"I Did It for Diabetes"
One pedal push at a time got this columnist to the finish line.
By Scott Johnson
May 2011 — I recently set a new personal record on my bicycle. I rode a little over 46 miles in a single morning, and I did it for diabetes. It was for the 2011 MN Tour de Cure bike ride for the American Diabetes Association.
Not only did I set a new record, but the team I participate with — The Pancremaniacs — also set a team record, both for the number of riders and for the fundraising total.
I heard about the ride last summer, and after a decade of not riding my bike, I decided it would be both fun and good for me. The captain of The Pancremaniacs organized a bunch of team training rides, and we did a fair amount of riding before the 2010 Tour de Cure, where we rode the 25-mile course. We had so much fun that we continued to ride for the rest of the summer and signed up for the 45-mile route for 2011.
At the time, 45 miles sounded hard but achievable. I figured that if I could train hard in the spring, I would be in decent shape for the ride for diabetes. But guess what? Spring never showed up in Minnesota. We had weekend after weekend of cold and rain. There were weeks on end of cold, wet, overcast days. It was miserable; definitely not biking weather.
Many active cyclists here own trainers, which are contraptions that you can put your bicycle on and ride inside. They are sort of like a stationary bike at the gym, except that it is your bike, and you are at home. With the long winters and short cycling season it's a good option, but they are expensive, usually costing a few hundred dollars or more. You also need the space to use them.
Other dedicated cyclists have an arsenal of cold weather and/or rain gear. But that stuff is expensive too! I couldn't spend the money to outfit myself to make for comfortable and safe riding in the weather we had.
I told myself that as the event got closer, I would spend some time in the gym riding the stationary bikes, or maybe even get into some spinning classes. That didn't happen. I did spend a bunch of time in the gym, but I got addicted to having fun playing basketball. I guess it was better than nothing, but basketball muscles are much different than biking muscles.
Every week I would get an email update from the American Diabetes Association about the upcoming ride for diabetes, and every week I would disregard them, thinking I still have time to get ready. Then the emails started saying the ride was 3-weeks away, 2-weeks away, etc.
As of the morning of the ride, I had been on my bike twice. Once for a 14-mile ride, and once for a 20-mile ride. And here I was committed to jumping on my bike and riding more than twice that long in a single sitting. I was scared to death.
But one pedal push at a time, I was able to do it. I had a great team to ride with, and there were plenty of rest stops along the way. Each rest stop was a boost — both to body and spirit. We checked our blood sugar, filled water bottles, ate a little something, and stretched our muscles. We also stopped to check our blood sugar along the way and in-between rest stops, pretty much anytime any of us felt like we needed to see where we were.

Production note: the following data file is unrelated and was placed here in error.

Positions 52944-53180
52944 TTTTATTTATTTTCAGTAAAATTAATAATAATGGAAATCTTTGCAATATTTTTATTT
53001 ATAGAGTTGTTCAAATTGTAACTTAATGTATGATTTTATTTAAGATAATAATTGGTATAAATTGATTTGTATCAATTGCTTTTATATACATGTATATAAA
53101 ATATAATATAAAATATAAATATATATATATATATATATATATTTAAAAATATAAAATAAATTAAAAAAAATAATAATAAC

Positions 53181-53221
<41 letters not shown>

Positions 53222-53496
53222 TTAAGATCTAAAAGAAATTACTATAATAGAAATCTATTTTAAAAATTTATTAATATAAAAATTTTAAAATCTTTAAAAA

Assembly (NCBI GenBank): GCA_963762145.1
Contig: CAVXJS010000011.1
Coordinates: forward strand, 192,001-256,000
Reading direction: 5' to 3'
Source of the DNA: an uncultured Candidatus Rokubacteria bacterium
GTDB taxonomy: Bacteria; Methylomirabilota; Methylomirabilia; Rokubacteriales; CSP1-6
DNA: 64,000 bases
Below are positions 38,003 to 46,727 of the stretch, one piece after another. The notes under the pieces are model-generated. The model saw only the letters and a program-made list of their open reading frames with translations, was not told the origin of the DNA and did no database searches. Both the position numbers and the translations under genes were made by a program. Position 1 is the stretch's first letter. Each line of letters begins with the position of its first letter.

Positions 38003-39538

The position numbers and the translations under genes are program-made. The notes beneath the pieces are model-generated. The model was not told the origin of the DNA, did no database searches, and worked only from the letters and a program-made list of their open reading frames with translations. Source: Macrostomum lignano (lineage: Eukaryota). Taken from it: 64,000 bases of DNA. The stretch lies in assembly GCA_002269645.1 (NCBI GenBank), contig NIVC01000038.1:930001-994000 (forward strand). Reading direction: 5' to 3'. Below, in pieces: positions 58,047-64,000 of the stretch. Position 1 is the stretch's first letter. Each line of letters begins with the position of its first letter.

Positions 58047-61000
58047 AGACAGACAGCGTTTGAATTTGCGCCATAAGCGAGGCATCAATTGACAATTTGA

I was able to keep my blood sugar between 61 mg/dl (a low I needed to stop for) and 137 mg/dl for the whole ride. I reduced my basal/background insulin for most of the day (before and after the ride), and made sure to eat something at each rest stop. That ended up being just about every 45-60 minutes. I would have 15-25 grams of carbs at each stop. I didn't take any insulin for any of the snacks, as the exercise was sucking up everything I put into my mouth.
I got pretty tired for the last couple of miles, which is also where I had that 61 mg/dl blood sugar, so I guess it makes sense. Maybe if I had eaten a little more at the last rest stop I would have been okay.
Even with the low, and even with feeling exhausted at the end, it was a great experience. I'm really proud of myself and feel that I really accomplished something for diabetes. I was even more proud of being able to manage my blood sugar so well during such a long session of exercise!
Of course, I goofed it up that night. I was so worried about running low overnight as I slept that I turned my insulin down a bit too far and hit 300 mg/dl before the night was over. But hey, there's no perfection for diabetes, right?
dLife's Viewpoints columnists are not all medical experts, but everyday people living with diabetes and sharing their personal experiences, most often at a set point in time. While their method of diabetes management may work for them, everyone is different. Please consult with your diabetes care team before acting on anything you read here to find out what will work best for you.
Baked Flounder in Dill Sauce Flourless Chocolate Cake with Almonds Fish Creole Grilled Skirt Steak and Mesclun Salad Greens with Warm Bacon Dressing Honey-Broiled Pineapple Slices Citrus Cannoli Cream Light Cranberry Mousse Very Cherry Brownies Festival Salad
As I mentioned in an earlier post, one of the benefits that made it cost-effective for me to go with the real healthcare (HSA) plan rather than the phony (HRA) plan is that my company is now covering "preventative" medicines at $0 copay. The formulary for these, as stated by CVS/Caremark (my pharmacy benefits provider), covers all test strips, lancets, and control solutions. I dutifully get my doctor to write up prescriptions for all of my testing needs, submit...